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SPAIN MAY GRANT APES RIGHTS
by Brian Bodine    Sun, Apr 30, 2006, 05:08 PM

The Spanish Parliament is considering a bill that will grant simians rights.

Expatica.com, an online Spain-based news source, reports that Spain’s ruling Socialist Party has launched an initiative that would grant rights to great apes. The bill would prohibit the use of great apes –mainly chimpanzees, bonobos, orangutangs, and gorillas- from being caged, used in marketing, or improperly used in research experiments. The bill is backed by the Seattle arm of the Great Ape Project, which is also proposing a “U.N. Declaration of the Rights of Great Apes” that would grant to the great apes "the right to life, the freedom from arbitrary deprivation of liberty and protection from torture".

Leaders from Spain’s conservative Popular Party have called the bill frivolous and the Catholic Church has questioned why such rights should be granted to apes and not to the unborn.

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THE WEEKEND WRAPUP by The Fish
by Mike Fisher    Sun, Apr 30, 2006, 03:23 PM

The Weekend Wrapup, as we zig-zag from American Airlines Center to Valley Ranch to back downtown again. .... Click into the "School of Fish'':

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TRUSTEE CANDIDATE EMPHASIZES CHILDREN, COMMUNITY AND COMMITMENT by Brian Bodine
by Brian Bodine    Sun, Apr 30, 2006, 01:46 PM

According to one candidate running for the Dallas ISD Board of Trustees, a commitment to the children is crucial to helping and changing the community.

DallasBlog recently interviewed Carla Ranger, who is the District Director for Educational Partnerships at the Dallas County Community College District. Ranger, who is running for the District 6 seat, is well-known for the city-wide African-American read-in that she founded in 2000.

“My main reason for running is that I care about the children and the community,” said Ranger. “I believe in service and I believe in serving the community. I’m committed to doing that. I’ve looked for opportunities that have always had that.”

According to Ranger, the successful future of the community is dependent on the successful future of children. Ranger said that some of her main concerns were the dropout rate and the reading level.

“We lose the equivalent of one high school every year,” said Ranger. “I think that we have to work on and focus on dropout prevention.” Ranger emphasized that lowering the dropout rate by focusing on children at a young age was crucial. “Really we should start in pre-kindergarten and kindergarten, instilling in children the need and desire to perform excellently in school,” said Ranger. “Children won’t achieve if they’re not in school.”

Ranger explained that she was particularly concerned with the reading level of African-American males. “I’m very concerned with what’s happening to the African-American males,” said Ranger. “There are studies today and there are studies ten years ago that show the same thing. In reading, African American males are 10 points behind African- American females. We’ve got to do something about that.”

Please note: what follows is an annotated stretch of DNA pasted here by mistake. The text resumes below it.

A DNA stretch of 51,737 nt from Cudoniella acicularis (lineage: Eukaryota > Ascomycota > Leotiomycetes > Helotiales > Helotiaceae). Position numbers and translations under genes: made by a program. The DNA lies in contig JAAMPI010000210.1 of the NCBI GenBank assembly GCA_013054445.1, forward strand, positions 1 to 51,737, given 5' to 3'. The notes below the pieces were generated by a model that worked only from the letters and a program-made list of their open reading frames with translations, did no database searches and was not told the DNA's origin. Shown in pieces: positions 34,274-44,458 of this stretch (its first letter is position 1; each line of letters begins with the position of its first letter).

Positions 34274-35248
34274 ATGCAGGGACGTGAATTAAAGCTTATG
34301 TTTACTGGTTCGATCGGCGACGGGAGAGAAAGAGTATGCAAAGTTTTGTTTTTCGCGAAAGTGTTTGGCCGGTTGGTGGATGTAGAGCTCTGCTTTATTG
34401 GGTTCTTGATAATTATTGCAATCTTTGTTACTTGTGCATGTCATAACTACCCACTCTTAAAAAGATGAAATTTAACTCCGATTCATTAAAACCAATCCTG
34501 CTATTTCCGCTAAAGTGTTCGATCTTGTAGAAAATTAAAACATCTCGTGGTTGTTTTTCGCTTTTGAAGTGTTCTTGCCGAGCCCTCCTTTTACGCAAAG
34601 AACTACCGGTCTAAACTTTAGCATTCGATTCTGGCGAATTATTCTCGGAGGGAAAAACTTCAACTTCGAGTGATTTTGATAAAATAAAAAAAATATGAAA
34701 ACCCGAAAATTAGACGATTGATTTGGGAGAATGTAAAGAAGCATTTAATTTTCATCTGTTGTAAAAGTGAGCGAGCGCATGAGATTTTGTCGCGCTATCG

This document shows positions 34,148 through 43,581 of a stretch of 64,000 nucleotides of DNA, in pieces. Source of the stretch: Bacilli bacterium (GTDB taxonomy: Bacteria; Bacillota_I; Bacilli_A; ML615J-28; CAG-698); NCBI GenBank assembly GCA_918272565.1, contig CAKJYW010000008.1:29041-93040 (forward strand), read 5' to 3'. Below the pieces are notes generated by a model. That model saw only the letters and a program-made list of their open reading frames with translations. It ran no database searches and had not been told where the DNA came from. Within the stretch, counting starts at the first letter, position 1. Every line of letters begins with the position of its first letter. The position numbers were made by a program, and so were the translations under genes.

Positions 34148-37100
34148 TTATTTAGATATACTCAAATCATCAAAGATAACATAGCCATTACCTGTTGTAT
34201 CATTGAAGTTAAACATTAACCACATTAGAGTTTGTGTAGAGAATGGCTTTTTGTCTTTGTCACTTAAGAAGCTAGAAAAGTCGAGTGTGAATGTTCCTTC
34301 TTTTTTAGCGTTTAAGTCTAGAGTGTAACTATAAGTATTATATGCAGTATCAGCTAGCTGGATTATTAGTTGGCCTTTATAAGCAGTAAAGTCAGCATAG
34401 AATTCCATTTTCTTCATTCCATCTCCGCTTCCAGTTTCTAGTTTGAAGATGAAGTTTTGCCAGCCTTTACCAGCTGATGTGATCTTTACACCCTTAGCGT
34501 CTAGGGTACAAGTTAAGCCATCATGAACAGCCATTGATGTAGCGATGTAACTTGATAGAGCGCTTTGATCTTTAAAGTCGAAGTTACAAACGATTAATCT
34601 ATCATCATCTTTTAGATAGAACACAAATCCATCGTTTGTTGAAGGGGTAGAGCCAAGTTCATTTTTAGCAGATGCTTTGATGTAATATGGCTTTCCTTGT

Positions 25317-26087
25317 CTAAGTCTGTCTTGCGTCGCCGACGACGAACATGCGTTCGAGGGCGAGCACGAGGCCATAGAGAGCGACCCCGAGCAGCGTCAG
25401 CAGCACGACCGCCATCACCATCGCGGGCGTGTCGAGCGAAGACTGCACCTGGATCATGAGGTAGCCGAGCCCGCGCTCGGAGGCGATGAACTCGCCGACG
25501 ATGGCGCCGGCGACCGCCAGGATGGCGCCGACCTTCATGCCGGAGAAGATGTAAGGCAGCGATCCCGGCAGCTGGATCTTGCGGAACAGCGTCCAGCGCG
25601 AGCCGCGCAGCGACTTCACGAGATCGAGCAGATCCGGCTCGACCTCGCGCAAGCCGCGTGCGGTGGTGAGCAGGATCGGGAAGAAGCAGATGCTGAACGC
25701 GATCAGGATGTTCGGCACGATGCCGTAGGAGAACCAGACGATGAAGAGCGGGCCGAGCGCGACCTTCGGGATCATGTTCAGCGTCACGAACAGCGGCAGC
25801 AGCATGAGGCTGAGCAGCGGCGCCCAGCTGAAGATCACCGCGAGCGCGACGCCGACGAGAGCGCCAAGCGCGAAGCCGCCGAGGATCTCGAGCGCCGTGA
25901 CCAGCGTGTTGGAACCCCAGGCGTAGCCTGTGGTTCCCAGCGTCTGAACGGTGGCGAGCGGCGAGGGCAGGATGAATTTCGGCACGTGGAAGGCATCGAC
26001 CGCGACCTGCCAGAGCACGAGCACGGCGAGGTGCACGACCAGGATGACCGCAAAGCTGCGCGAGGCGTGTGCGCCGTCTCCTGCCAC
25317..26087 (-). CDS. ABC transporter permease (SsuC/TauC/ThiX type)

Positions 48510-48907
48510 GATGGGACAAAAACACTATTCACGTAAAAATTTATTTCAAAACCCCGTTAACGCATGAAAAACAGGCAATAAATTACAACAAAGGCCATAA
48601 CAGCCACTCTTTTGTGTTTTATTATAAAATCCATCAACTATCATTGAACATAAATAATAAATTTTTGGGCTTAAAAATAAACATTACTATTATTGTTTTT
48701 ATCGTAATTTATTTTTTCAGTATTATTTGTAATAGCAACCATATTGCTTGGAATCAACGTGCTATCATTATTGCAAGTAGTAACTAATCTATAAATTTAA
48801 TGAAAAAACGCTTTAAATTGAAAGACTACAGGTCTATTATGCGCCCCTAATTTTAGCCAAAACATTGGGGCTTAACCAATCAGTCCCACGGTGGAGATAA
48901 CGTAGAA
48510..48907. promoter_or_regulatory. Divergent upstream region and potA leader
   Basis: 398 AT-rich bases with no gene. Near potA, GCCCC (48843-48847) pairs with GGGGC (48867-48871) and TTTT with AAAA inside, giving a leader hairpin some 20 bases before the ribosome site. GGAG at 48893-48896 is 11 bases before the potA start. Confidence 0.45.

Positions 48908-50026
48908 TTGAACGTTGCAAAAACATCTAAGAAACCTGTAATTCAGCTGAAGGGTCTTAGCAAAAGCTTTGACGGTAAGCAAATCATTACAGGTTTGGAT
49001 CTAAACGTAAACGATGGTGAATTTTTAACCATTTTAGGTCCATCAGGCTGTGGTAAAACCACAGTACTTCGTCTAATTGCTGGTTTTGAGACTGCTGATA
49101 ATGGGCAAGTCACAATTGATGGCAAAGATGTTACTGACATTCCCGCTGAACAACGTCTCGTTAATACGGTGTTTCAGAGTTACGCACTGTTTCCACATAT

Ranger also cited a study of 20-year old African-American males that dropped out. According to Ranger, 62 percent don’t have a job, are looking for jobs, or are incarcerated. “We’ve got to do something about that if we value our community and value our children and care about how their future is affected by whether or not they are staying in school,” added Ranger. “We are all affected by that. Each one of us taking a little bit of a commitment will be helpful.”

Ranger also emphasized the need to develop educational partnerships with the community. She said that educational partnerships would be a great way to build trust with the community and that the school board should consistently speak to various entities in the community, including parents, businesses, churches, and neighborhood organizations.

“I believe that the more we can develop and nurture those coalitions and those collaborations, the more all stakeholders will take responsibility for what’s happening in our public school systems,” said Ranger.

On the issue of principal incentives based on student performance, Ranger said that she supported having some type of a principal appraisal system. She suggested that she would not be in favor of pay-for-performance based on what she knew about it at this time.

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INTERNET ENCYCLOPEDIA PLAGUED BY POLITICAL DIRTY TRICKS
by Brian Bodine    Sat, Apr 29, 2006, 06:25 PM

Wikipedia.com, a free online encyclopedia, has become plagued by an increasing number of alterations intended to deface and malign the biographical entries of politicians and political candidates. Breitbart.com reports that a number of campaign workers and Capitol Hill staffers have been able to make the changes because the Wikipedia allows people to add and edit entries on the site. Some of the changes have been intended to portray political opponents negatively; others have been intended to portray politicians positively.

According to Breitbart.com, some of the alterations include:

-The altering of Senator Robert Byrd’s age from 88 to 180.

-The disappearance of Tom Delay’s name from the entries of officials with ties to the Texas politician.

-The editing of an entry for former Kennedy administration aide John Seigenthaler Sr. The entry was altered to state that Seigenthaler was involved in the assassination of JFK and Robert Kennedy.

-Numerous alterations of the entry for President George W. Bush.

Since the Seigenthaler alteration, Wikipedia has adopted stricter controls which limit access to frequently altered entries.

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ARCHBISHOP CALLS ON FAITHFUL TO BOYCOTT THE DA VINCI CODE
by Brian Bodine    Sat, Apr 29, 2006, 06:18 PM

The Vatican is continuing its offensive against “The Da Vinci Code”, with the latest denunciation of the book coming from a top official in the Vatican’s doctrinal office.

Reuters reports that Archbishop Angelo Amato has called on Christians to boycott the film that is based on the best-seller written by Dan Brown. Amato said that the book is “stridently anti-Christian .. full of calumnies, offences and historical and theological errors regarding Jesus, the Gospels and the Church." Addressing a conference of Catholics, Amato said that the book has been so successful because of "the extreme cultural poverty on the part of a good number of the Christian faithful".